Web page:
People with colour blindness (also known as colour vision deficiency) find it difficult to identify and distinguish between certain colours. This condition affects approximately 3 million people in the UK and it impacts 1/12 men and 1/200 women.
People with colour vision deficiency can see things as clearly as people without the condition and it is extremely rare for someone to be unable to see any colour at all. The most common form of colour blindness is known as ‘red/green’ colour blindness. The simple name is slightly misleading as there are various types and severity of ‘red/green’ colour blindness. This type of colour blindness doesn’t mean people mix up just red and green – it means they mix up colours which have some red or green within them. For example; people are likely to mix up blue and purple because they cannot see the ‘red’ element of the colour purple.
Someone with colour vision deficiency may:
- find it hard to tell the difference between reds, oranges, yellows, browns and greens
- see these colours as much duller than they would appear to someone with normal vision
- have trouble distinguishing between shades of purple
- confuse reds with black
In rare cases, some people have trouble with blues, greens and yellows instead. This is known as “blue-yellow” colour vision deficiency.
Here is an example of the difference between a ‘normal’ perception of colour and someone suffering from colour blindness
How is it caused?
Colour vision deficiency is most generally caused by genetics and is likely to be inherited from the mother. The NHS explains that ‘it occurs because some of the colour-sensitive cells in the eyes, called cones, are either missing or do not work properly’.
Occasionally, colour vision deficiency may develop later in life as the result of:
- an underlying health condition, such as diabetes, glaucoma, age-related degeneration and multiple sclerosis
- a side effect of a medication
- exposure to harmful chemicals
Many people also find it more difficult to distinguish between colours as they get older. This is normally just a natural part of the ageing process.
Why does it impact men more?
The National Eye Institute explains that ‘men are much more likely to be colour blind than women because the genes responsible for the most common, inherited colour blindness are on the X chromosome.’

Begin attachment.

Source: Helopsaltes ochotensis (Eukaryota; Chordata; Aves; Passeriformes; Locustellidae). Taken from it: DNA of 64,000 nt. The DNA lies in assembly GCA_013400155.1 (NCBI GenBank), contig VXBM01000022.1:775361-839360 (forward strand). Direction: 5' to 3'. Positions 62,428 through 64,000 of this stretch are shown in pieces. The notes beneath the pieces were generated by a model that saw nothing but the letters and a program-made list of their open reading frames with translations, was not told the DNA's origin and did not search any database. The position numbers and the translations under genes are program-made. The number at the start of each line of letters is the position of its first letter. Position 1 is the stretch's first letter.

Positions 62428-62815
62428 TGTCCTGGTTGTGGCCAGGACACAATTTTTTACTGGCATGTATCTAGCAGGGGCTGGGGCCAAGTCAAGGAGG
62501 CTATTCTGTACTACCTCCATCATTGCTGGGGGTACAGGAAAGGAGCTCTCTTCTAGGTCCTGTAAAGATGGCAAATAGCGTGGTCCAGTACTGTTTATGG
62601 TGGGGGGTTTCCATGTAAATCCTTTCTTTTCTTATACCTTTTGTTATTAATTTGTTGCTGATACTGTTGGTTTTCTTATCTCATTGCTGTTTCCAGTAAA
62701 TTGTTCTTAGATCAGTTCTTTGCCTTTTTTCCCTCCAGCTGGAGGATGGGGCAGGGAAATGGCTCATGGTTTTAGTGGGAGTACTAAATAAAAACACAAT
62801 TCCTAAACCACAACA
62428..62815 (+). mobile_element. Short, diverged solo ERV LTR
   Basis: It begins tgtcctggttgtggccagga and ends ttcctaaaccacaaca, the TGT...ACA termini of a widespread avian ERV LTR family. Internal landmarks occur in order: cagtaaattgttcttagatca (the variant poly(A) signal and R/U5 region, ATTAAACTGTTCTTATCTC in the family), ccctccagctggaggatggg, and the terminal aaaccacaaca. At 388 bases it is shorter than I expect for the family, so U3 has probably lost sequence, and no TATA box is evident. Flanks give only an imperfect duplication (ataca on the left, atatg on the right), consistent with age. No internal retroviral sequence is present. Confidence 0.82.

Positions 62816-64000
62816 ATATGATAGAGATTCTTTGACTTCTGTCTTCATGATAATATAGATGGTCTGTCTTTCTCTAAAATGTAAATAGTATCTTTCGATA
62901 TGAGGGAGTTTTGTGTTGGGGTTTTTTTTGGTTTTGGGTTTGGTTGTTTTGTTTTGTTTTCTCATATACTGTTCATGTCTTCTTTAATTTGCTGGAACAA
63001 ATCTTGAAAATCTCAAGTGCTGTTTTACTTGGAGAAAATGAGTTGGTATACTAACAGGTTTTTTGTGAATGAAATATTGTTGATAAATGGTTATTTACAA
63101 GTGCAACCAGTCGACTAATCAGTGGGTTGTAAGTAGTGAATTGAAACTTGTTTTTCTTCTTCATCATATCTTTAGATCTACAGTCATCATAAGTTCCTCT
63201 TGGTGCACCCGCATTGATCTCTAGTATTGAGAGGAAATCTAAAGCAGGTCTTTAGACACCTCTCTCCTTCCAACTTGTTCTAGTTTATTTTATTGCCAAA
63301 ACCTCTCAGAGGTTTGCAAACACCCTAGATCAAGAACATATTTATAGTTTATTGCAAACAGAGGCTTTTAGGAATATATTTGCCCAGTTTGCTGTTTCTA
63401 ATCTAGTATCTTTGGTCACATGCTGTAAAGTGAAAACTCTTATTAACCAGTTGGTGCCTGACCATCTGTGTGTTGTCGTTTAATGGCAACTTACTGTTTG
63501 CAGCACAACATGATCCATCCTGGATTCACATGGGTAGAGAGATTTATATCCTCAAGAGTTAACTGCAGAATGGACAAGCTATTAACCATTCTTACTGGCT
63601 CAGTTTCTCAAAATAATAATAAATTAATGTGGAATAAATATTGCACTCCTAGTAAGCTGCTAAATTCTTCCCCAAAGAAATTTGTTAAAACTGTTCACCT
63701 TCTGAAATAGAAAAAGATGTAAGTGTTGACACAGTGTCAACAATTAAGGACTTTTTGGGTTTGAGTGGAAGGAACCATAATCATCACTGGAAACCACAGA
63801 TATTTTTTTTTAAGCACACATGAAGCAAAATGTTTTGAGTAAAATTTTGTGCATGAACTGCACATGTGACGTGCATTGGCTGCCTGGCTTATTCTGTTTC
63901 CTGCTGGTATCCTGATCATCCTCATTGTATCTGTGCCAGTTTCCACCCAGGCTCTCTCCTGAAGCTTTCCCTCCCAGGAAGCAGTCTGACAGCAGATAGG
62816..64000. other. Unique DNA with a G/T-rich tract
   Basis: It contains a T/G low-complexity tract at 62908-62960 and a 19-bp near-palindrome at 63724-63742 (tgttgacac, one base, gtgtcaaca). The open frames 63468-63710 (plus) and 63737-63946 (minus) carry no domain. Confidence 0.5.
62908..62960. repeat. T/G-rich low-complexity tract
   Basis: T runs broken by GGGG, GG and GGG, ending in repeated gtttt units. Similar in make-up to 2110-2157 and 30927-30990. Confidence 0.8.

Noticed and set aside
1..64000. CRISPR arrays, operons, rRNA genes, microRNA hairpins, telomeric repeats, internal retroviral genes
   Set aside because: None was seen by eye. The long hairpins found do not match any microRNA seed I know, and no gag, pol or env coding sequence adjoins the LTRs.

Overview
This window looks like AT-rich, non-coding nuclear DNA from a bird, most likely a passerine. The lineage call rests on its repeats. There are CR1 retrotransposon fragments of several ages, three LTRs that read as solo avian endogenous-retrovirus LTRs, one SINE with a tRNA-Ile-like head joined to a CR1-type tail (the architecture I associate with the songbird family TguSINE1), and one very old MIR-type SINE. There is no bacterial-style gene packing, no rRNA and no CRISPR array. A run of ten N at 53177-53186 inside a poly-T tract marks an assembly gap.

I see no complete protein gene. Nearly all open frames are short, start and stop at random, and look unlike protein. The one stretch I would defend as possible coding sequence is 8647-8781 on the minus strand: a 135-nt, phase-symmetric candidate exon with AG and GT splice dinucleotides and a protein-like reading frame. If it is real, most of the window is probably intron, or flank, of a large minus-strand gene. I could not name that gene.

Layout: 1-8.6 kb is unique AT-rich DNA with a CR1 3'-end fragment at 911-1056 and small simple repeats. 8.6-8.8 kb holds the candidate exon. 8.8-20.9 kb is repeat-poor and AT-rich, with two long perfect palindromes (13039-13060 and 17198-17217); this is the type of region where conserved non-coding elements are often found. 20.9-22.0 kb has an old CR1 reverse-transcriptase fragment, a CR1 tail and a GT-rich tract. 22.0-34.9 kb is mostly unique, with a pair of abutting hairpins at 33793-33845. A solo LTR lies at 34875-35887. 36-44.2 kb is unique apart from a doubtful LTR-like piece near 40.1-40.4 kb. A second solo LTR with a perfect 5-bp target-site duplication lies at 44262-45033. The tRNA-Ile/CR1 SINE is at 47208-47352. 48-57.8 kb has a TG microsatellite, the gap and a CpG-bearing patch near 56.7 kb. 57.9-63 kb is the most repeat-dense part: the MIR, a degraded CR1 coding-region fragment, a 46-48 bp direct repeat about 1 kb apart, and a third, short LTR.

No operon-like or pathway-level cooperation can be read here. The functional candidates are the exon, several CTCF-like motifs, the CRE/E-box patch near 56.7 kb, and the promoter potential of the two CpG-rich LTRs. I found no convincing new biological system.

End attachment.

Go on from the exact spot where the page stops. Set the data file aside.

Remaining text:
So people with an x-chromosome and a y-chromosome (men) only need their one x to be defective to catch it. People with two x-chromosomes (women) need both to be defective.
How does colour blindness impact your life?
The impact of this condition can vary from mild to quite severe. Approximately 40% of colour blind pupils leaving secondary school are unaware that they are colour blind. However it can sometimes cause issues such as:
- difficulty at school if colours are used to help with learning
- problems with food, such as identifying whether meat is fully cooked or whether fruit is ripe
- getting medications confused if they’re not clearly labelled
- trouble identifying safety warnings or signs
- slightly limited career choices – certain jobs, such as pilots, train drivers, electricians and air traffic controllers, may require accurate colour recognition
Overall, many people with a colour vision deficiency have few, if any, difficulties. They can do most normal activities, including driving.
Testing for colour blindness
The NHS recommends that you ask for a colour vision test at an opticians if you think you or your child may have a colour vision deficiency, particularly if it started suddenly or is getting worse. Colour vision tests do not usually form part of the routine NHS eye test, but you can specifically ask for them.
What are the tests?
Two of the main tests used to diagnose colour vision deficiency are:
- the Ishihara test, where you’re asked to identify numbers contained within images made up of different coloured dots
- colour arrangement, where you’re asked to arrange coloured objects in order of their different shades
There are a number of online tests using similar techniques that may help detect a possible problem, but it’s best to have a proper test at an opticians if you have any concerns about your colour vision.
Most people get used to it over time, it will not normally get any worse, and it’s rarely a sign of anything serious.